Characteristic curve 84 shows those of a disc having a quantity of eccentricity of which is small and a quantity of mass eccentricity which is large, i.e., such characteristic curve 84 shows the number of track crossing pulses per rotation of the disc is varied as rotational speed is changed. As described above, the number of track crossing pulses is increased as the rotational speed of the disc is gradually increased and an oscillation frequency generated in the disc reproducer approaches the natural frequency of the transfer function of an elastic member holding the pickup. It is interesting to note that, after rising and reaching a maximum, the number of track crossing pulses then actually decreases as the rotational speed of the disc is further increased. Such decreasing oscillation/vibration occurs because a frequency generated in the disc reproducer moves away from a natural frequency of the transfer function of rotator arrangement and/or the elastic member holding the pickup, i.e., a mass of the rotator arrangement and/or the pickup is too great to follow the rotational frequency of the imbalance (eccentricity).

Continuing in discussion, as shown in FIG. 11, f1 is a first rotational speed wherein mass eccentricity does not cause vibration or increased disc eccentricity along any of the curves 80, 82, 84, and f2 is a second rotational speed wherein it does. As shown in FIG. 11, it can be determined whether the disc 1 is a mass eccentric disc or not by comparing the number N1 of track crossing pulses stored in the storage cell 62 and corresponding to the first rotational speed f1 and the number N2 of track crossing pulses stored in the storage cell 64 and corresponding to the second rotational speed f2. More particularly, if a result F of comparison is larger than a preset threshold value, such result F functions as information showing the degree of mass eccentricity, which the CPU 50 can use to recognize the same.

More specifically, CPU 50 determines whether the currently installed disc 1 is a mass eccentric disc or not based upon the result F of comparison by the comparing circuit 66, and instructs operation at an appropriate reproduction speed. That is, when an result F indicates that a presently installed disc 1 is not a mass eccentric disc, the disc 1 is rotated at a normal rotational speed (e.g., 8× or 12×) according to a request from an external device. However, if the result indicates that the disc 1 is a mass eccentric disc, a maximum rotational speed of the disc 1 is limited according to the result F, independent or regardless of a request from an external device. For example, even if the disc 1 is a CD-ROM and high speed reproduction of 8× is requested, the rotational speed of the disc is limited to high speed reproduction at a 6×speed or less.

As described above, it can be readily and securely determined whether the disc 1 is a mass eccentric disc or not without providing oscillation detector separately, and with such arrangement, information showing the degree of the mass eccentricity of the disc I can be detected, and the maximum rotational speed can be limited according to the quantity of mass eccentricity and the disc reproducer can be prevented from being oscillated.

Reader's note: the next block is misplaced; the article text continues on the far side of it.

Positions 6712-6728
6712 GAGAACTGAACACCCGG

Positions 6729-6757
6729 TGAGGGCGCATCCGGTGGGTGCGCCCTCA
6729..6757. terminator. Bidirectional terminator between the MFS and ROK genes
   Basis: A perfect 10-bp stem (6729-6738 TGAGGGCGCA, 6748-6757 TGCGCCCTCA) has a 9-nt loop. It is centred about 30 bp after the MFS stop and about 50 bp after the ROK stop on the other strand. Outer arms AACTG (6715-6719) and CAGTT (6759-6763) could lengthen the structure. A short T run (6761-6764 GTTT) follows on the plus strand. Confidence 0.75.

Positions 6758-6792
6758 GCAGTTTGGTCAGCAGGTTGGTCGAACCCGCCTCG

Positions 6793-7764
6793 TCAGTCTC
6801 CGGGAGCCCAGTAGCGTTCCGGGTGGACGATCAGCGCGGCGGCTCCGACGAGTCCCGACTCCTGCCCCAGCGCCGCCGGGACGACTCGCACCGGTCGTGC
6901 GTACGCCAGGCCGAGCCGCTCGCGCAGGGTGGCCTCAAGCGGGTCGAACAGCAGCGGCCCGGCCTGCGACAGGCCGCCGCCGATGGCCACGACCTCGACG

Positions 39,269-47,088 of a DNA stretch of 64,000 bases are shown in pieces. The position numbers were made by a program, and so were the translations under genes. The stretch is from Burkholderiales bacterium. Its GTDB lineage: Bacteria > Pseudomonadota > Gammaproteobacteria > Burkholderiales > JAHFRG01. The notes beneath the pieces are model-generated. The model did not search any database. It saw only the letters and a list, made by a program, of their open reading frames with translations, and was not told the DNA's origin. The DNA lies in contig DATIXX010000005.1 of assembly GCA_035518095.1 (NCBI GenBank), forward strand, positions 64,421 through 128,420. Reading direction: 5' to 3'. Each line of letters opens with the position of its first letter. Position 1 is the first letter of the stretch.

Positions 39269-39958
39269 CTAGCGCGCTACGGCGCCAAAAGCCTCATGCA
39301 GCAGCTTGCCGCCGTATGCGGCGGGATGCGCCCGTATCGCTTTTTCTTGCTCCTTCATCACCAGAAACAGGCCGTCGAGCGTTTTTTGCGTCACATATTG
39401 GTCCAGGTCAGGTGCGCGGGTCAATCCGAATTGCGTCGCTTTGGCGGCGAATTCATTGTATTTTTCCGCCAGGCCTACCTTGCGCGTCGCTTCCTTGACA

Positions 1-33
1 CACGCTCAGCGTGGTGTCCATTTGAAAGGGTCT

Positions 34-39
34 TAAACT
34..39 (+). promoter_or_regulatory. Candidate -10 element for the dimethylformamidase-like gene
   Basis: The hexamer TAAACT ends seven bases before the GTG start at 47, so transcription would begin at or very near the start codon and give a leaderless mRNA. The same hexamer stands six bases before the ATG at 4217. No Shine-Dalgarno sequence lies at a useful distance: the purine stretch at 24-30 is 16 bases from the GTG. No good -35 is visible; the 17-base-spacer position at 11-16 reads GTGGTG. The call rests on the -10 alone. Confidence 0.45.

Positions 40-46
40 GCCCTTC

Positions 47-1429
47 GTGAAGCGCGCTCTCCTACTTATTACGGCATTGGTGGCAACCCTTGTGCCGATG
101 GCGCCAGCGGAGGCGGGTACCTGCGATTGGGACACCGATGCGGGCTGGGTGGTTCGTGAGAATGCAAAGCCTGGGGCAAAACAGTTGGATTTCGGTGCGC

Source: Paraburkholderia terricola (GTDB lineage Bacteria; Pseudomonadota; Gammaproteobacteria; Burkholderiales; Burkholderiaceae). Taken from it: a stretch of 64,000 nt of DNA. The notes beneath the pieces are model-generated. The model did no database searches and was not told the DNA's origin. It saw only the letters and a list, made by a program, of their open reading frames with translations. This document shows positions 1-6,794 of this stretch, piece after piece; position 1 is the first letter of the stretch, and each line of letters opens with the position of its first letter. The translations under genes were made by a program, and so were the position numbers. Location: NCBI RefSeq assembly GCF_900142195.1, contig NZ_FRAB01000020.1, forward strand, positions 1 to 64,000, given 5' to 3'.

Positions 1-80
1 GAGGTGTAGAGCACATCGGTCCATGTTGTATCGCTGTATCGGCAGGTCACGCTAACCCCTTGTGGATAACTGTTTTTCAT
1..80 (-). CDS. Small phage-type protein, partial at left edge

FIG. 12 is a block diagram showing a second embodiment of a mass eccentric disc detecting method and a disc reproducer according to the present invention. In discussing new components within such FIG., a reference number 70 denotes a shortest cycle detecting circuit. In this embodiment, the shortest cycle detecting circuit 70 is used in place of the counter 60 shown in FIG. 10. A track crossing pulse D is a signal with a compression waveform as shown in FIG. 13 and a shortest cycle t is determined by the number of track crossing pulses per rotation of a disc and the rotational speed of the disc. Therefore, when the rotational speed of the disc 1 is doubled, this shortest cycle t is ˝if the number of track crossing pulses per rotation of the disc is not changed and if the disc reproducer is oscillated and the number of track crossing pulses per rotation of the disc 1 is increased, the shortest cycle t is decreased to even smaller than ˝.

In the second embodiment shown in FIG. 12, the shortest cycles t1 and t2 of a track crossing pulse D for one rotation of the disc 1 are detected at the respective first rotational speed f1 and the second rotational speed f2 by the shortest cycle detecting circuit 70, and such values are stored in storage cells 62 and 64, respectively. In a comparing circuit 66, the ratio t1/t2 or difference (t1-t2) between these shortest cycles t1 and t2 are obtained. CPU determines whether the disc 1 is a mass eccentric disc or not based upon the result F of such comparison, detects the degree of mass eccentricity and sets the allowable maximum rotational speed of the disc 1 accordingly.

More particularly, if the second rotational speed f2 is ‘n’ times as fast as the first rotational speed f1, the ratio t1/t2 is approximately ‘n’ in a case where the disc 1 is not a mass eccentric disc. The difference (t1−t2) is approximately t1 (n−1)/n, however, if the disc 1 is a mass eccentric disc. If a ratio or difference value exceeds a preset threshold value, it can be determined that the disc is a mass eccentric disc and the degree of mass eccentricity can be known from the degree of the ratio or difference.